Film review: Manchester by the Sea (Director: Kenneth Lonergan)
By Sascha Krieger
The sea is calm, sad, haunting music plays. A boat heads out to sea. Slowly the camera’s eye comes nearer. On the boat a young man playfully talks to a small boy, the boy’s father steering the boat. When stranded on a deserted island, the uncle asks, who would the boy want to have by his side: him or his father. The latter, he promptly says, and his uncle agrees. Both might be right. Years later the father and brother has died and the uncle, Lee, been appointed guardian of the now teenage Patrick. As grief gives way to confusion, the introverted man and the testosterone-filled boy struggle to forge a relationship while constantly undermining their effort. Lee is the key figure here: At the beginning, we see him quietly go about his job. He is a janitor and handyman at a Boston apartment complex. Quiet, grumpy, rejecting all attempts at social interaction. A recluse, a misanthropist, it seems, who only engages with others when he, injected with beer, starts a random fight at a bar. In a long, gently flowing introduction director Kenneth Lonergan introduces us to Lee, masterfully played by Casey Affleck. A man withdrawn from life, plodding along in a tightly constricted world
Then this world opens as he has to go back home to deal with his brother’s death and his nephew’s care. The Massachusettes sea-side is lit by a pale, greyish light, gentle but not really warming. The camera mostly creates still frames, an occasional slow zooming in or out as much movement as director of photography Jody Lee Lipes allows. The constrained imagery, the paralysis of the visual framework symbolize Lee’s inability to open up, to face and overcome his demons as it does Patrick’s (Lucas Hedges‘ portrayal of the slightly cocky, challenging, yet vulnerable Patrick is a revelation) struggle to deal with the complete change in his life. A careful back and forth ensues but the distance remains. Lee shies away from the responsibility, Patrick refuses to compromise. There are no major clashes as the two hurting souls seek community and fear it at the same time. More and more the past enters as Lee is forced to remember. Painful and joyous memories come back, unwanted, forceful brutal. Lonergan often mixes them into contemporary scenes, thereby creating the sense of a past shaping the present. Through this and more or less halfway through the film, the viewer learns what made Lee the way he is. His story is one of guilt and the refusal to allow himself to be redeemed.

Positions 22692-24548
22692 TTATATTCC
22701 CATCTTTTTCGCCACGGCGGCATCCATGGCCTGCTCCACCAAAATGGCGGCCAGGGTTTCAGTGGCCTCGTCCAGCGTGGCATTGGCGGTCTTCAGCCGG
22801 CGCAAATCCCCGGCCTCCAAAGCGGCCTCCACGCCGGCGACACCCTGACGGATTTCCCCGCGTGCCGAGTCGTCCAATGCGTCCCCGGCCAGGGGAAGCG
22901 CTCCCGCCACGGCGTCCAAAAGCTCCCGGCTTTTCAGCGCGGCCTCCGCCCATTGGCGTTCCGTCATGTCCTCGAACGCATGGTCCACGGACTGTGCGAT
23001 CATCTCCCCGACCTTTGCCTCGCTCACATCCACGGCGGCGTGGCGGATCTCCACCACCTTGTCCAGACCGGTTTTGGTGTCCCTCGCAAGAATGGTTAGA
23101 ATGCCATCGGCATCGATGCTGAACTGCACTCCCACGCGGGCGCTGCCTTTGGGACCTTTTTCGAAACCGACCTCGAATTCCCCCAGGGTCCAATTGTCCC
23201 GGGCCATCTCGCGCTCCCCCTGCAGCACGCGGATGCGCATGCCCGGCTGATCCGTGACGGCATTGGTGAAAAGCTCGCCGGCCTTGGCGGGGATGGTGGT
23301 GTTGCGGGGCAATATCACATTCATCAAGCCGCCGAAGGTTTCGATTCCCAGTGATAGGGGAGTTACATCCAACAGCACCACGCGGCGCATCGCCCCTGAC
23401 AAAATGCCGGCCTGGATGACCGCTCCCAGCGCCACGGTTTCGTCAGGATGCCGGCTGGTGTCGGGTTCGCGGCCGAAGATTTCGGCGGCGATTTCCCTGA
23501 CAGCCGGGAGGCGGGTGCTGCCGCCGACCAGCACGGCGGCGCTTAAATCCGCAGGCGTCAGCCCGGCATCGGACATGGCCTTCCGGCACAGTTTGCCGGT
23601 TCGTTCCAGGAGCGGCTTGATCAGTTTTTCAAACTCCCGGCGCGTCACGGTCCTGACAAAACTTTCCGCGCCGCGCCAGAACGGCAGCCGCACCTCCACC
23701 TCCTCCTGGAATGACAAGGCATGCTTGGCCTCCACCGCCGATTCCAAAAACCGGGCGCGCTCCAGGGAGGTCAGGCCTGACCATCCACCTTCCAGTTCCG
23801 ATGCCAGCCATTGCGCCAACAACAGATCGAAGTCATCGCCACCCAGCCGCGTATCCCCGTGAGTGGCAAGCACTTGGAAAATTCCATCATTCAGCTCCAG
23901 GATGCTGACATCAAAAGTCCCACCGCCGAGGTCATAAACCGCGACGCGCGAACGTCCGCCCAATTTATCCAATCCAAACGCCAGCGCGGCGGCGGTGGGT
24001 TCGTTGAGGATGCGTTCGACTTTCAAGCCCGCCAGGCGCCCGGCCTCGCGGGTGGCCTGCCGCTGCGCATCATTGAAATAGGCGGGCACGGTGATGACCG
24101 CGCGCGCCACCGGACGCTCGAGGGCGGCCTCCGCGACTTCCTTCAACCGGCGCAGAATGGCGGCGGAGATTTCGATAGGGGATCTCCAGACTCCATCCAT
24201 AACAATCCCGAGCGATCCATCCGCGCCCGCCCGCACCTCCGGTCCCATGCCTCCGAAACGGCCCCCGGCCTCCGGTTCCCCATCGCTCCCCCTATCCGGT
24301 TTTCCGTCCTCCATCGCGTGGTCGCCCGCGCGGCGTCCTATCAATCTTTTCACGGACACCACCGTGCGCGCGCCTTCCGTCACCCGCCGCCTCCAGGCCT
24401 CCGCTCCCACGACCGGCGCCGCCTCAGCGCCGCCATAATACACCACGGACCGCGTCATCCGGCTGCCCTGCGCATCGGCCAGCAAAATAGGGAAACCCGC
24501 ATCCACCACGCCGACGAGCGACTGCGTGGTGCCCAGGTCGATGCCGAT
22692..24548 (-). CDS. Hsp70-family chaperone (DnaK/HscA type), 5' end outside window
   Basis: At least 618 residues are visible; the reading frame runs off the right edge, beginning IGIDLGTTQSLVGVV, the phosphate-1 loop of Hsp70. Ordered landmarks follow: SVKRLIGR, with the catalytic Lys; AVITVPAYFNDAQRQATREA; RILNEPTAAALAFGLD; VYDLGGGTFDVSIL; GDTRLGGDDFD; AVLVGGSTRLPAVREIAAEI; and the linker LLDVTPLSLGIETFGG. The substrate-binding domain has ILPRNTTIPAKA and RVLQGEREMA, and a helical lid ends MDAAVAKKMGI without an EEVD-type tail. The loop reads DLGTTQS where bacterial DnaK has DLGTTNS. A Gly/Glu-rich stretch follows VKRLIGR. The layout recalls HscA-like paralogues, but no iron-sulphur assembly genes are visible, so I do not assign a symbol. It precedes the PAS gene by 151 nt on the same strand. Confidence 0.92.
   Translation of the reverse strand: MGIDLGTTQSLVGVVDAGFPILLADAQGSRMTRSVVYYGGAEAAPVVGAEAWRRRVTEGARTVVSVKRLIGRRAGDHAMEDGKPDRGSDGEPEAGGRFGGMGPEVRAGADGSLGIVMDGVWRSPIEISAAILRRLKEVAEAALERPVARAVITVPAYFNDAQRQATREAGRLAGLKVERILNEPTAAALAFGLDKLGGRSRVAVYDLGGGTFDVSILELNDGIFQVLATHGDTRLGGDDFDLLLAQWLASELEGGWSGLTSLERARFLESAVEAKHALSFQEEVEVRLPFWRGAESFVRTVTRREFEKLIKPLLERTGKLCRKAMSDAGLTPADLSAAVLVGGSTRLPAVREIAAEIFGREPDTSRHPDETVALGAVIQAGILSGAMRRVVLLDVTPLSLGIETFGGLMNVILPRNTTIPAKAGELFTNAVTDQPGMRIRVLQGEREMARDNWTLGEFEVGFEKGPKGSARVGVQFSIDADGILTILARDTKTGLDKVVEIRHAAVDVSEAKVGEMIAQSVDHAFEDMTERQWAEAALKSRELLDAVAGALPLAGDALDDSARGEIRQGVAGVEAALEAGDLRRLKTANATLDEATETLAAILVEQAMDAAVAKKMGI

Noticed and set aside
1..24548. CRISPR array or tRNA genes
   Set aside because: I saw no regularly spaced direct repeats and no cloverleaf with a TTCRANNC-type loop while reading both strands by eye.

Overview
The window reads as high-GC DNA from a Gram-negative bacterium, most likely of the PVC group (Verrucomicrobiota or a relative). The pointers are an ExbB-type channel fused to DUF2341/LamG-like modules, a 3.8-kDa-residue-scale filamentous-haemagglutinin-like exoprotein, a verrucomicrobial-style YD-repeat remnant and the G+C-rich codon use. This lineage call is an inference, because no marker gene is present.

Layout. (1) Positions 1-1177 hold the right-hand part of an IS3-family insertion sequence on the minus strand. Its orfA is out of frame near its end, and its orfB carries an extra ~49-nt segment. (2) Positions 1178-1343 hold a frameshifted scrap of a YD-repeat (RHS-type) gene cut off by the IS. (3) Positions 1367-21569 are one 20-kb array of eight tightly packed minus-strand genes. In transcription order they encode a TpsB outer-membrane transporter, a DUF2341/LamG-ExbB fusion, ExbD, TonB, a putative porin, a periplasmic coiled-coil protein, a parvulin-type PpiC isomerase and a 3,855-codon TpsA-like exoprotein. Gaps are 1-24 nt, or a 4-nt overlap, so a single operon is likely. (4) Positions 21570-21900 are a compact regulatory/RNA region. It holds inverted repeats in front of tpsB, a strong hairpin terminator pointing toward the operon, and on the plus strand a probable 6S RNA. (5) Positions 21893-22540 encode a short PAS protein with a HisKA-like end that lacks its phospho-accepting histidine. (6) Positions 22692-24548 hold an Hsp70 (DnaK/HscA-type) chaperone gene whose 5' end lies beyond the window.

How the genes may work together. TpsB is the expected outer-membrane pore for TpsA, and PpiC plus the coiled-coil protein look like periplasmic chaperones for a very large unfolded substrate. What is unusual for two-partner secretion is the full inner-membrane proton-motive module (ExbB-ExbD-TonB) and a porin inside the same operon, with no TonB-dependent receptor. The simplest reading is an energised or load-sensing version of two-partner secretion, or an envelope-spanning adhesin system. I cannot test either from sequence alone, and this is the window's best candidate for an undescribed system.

Both are shared by his ex-wife Randi (a short but memorable role: Michelle Williams), who confronts him with her love in a chance meeting. Lee, however, cannot go back, the past is past and cannot be recreated any more than it can be forgotten. This is the conclusion he comes to in the film’s overwhelmingly gentle, tender ending that solves nothing but opens the door just a tiny little bit. For Patrick to grow up, become the generous, warm-hearted, self-confident man he might be. And for Lee the chance for if not redemption then at least some peace in his restless soul. He will leave alone but maybe not as lonely as he came. Manchester by the Sea is a quiet, gentle, poetic elegy, a haunting tale of guilt and redemption, about lost souls in what clearly is a dying world – the fishing town that gives the film its title seems like out of a different age and won’t be ignored long by the modern world. And it is a film about men, men who surrender to the repressive expectations of masculinity and who respond to it by more repression against others as well as themselves, heavy drinking and gratuitous violence, leaving themselves and the few women in their world scarred for life. Even the „good men“ like Lee’s brother Joe are not exempt from this. As a sorrowful musical score, relying heavily on Händel, indicates a religious and universal note, man (and woman) is not redeemed but the chance that the circle might at least be bent if not broken is kept alive. The ending finds Lee and Patrick back on the boat. Quiet, side by side. Eternity is a sea-side town in Massachusettes.